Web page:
• Act now to save lives and prevent migrants from going missing
    on Mar 7 2022 at 17:37

    As heads of the United Nations Network on Migration’s Executive Committee, the International Committee of the Red Cross, the International Federation of Red Cross and Red Crescent Societies and the International Commission on Missing Persons, we call on States to urgently assume collective responsibility to save lives and prevent migrants from going missing or dying along migration routes and to search for and identify those who have gone missing and to assist their families.

  • Eighth Meeting of the Multilateral Leaders Task Force on COVID-19, 1 March 2022: "Third Consultation with the CEOs of leading vaccine manufacturers"
    on Mar 7 2022 at 13:25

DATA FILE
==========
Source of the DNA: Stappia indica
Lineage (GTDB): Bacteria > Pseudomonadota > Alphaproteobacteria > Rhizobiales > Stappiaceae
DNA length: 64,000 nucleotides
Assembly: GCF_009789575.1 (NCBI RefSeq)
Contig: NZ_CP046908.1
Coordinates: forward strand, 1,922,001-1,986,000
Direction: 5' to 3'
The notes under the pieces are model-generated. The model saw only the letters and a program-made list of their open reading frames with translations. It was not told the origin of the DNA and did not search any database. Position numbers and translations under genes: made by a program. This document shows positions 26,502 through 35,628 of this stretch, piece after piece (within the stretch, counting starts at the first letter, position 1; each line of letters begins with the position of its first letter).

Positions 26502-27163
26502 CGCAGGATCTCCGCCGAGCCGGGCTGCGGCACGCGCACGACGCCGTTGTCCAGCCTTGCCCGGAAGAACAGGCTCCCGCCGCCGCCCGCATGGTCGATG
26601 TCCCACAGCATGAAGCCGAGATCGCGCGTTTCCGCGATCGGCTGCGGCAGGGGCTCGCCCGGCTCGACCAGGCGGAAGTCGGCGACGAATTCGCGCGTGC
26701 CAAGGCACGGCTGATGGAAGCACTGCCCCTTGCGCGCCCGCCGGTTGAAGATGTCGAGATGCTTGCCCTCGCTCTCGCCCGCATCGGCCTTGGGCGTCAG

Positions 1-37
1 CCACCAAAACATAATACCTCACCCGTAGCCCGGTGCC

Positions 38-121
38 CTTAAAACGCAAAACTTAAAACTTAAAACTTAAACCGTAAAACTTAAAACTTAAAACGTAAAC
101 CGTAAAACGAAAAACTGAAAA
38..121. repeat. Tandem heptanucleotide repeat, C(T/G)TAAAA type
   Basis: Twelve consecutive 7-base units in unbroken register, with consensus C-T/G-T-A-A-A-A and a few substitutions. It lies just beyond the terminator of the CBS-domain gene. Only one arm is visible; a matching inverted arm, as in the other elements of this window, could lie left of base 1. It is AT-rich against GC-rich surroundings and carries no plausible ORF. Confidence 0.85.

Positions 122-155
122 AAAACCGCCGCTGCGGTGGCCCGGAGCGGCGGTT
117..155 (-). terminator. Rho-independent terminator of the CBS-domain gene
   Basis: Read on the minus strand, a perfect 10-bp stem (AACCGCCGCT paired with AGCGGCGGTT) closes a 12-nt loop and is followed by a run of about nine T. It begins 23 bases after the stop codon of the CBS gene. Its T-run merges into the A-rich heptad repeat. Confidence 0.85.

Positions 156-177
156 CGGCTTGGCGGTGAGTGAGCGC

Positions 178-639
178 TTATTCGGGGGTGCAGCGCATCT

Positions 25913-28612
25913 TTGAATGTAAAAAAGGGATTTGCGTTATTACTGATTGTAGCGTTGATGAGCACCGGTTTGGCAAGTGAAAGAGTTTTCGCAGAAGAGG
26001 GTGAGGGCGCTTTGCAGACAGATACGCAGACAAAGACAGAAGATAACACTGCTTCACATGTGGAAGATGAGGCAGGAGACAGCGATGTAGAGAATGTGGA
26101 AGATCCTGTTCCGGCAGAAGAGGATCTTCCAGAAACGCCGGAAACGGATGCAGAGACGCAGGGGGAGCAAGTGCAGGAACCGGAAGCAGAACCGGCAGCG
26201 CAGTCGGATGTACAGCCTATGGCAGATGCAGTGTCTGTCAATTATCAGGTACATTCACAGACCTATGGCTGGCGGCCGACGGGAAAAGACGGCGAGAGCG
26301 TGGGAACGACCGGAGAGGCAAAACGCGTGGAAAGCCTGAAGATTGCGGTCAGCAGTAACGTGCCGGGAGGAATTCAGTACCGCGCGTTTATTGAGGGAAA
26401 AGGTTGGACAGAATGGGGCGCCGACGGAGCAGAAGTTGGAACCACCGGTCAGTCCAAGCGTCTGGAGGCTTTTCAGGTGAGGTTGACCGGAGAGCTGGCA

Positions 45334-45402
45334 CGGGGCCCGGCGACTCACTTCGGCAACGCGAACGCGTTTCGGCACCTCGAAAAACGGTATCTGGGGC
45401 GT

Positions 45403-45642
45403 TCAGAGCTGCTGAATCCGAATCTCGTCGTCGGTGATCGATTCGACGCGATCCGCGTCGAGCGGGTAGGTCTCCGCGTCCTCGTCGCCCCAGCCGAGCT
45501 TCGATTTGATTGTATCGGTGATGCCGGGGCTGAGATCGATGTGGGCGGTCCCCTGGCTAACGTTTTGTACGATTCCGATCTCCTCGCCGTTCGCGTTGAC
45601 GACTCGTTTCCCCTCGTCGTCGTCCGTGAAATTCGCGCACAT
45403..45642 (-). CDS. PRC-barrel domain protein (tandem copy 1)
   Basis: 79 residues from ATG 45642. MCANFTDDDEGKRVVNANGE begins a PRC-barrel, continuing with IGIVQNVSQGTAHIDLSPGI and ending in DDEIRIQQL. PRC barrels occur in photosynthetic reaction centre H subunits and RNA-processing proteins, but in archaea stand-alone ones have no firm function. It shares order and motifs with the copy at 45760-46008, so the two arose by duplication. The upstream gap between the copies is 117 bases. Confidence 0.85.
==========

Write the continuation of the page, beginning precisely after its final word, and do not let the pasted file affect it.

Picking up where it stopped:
The heads of the International Monetary Fund, World Bank Group, World Health Organization, and World Trade Organization held high-level consultations with UNICEF, Gavi, the Vaccine Alliance, the Global Lead Coordinator for the COVID-19 Vaccine Country Readiness and Delivery and the CEOs of leading vaccine manufacturers on 1 March 2022 aimed at ensuring the rapid delivery of vaccines to where they are needed the most and putting those vaccines into arms. The Multilateral Leaders Task Force issued the following statement: "In the past few months, we have seen unprecedented levels of disease transmission across the world due to the Omicron variant. Still, unequal access to COVID-19 vaccines, tests and treatments is rampant, prolonging the pandemic. 23 countries are yet to fully vaccinate 10% of their populations, 73 countries are yet to achieve 40% coverage and many more are projected to miss the 70% target by middle of this year. The biggest challenges are in low-income countries (LICs), which are concentrated in Africa. Only 7% of people in LICs have been fully vaccinated, compared with 73% in high-income countries. Safeguarding the health of people living in the world’s poorest countries in the face of a changing pandemic is a key priority. We must and can ensure that these countries have the access, the means, and the capacity to vaccinate their populations, especially those who are most at risk. Despite the challenges, there has been progress. The vaccine supply constraints from last year have eased, and export restrictions are not currently an issue. Our efforts must now focus on supporting countries to increase vaccination rates. There is no "one-size-fits-all" approach as each country faces different political, administrative, and capacity challenges. Insufficient health care infrastructure, including warehouses, cold chain capacity; lack of trained vaccinators; complexities associated with the management of multiple vaccines; lack of data systems to support vaccination campaigns; and misinformation and vaccine hesitancy are common hurdles that governments must confront. But we have good lessons to draw on from countries around the world that have managed to overcome obstacles and rollout vaccination campaigns, including from low-income countries. Sustained investment in geographically diversified manufacturing capacity and new technologies for vaccines, therapeutics, and diagnostics is key for ensuring more equitable, affordable, and timely access to tools for developing countries. In this context, we welcome the work of the leading vaccine manufacturers in exploring and undertaking new partnerships and call for them to work closely with international organizations (IOs) and countries to capitalize on practical solutions, sharing licenses, technology and know-how. A top priority to end the pandemic is deploying financing quickly to accelerate the development, production, and equitable access to COVID-19 tests, treatments and vaccines in low- and middle-income countries. Fully funding the Access to COVID-19 Tools (ACT) Accelerator is critical. As vaccine supply increases in 2022, close coordination among all stakeholders will be crucial to aligning supply with demand, reducing supply fragmentation, and deploying vaccines in the most effective way. We must adjust to constantly evolving challenges and keep working together. As the late Dr Paul Farmer said: "Any time there's a new tool developed – whether they are vaccines or therapeutics – there must also be a delivery plan." Let us acknowledge the importance of delivery, as this is where lives are saved, families are kept whole, children continue their education, communities stay strong, and economies grow." About the Multilateral Leaders Task Force This joint initiative of the International Monetary Fund, World Bank Group, World Health Organization, and World Trade Organization aims to support the roll out of COVID-19 tools by leveraging multilateral finance and trade solutions, particularly for low and middle-income countries. It supports the goals of the ACT-Accelerator and complementary initiatives in the delivery of COVID-19 diagnostics, vaccines, therapeutics, and PPE.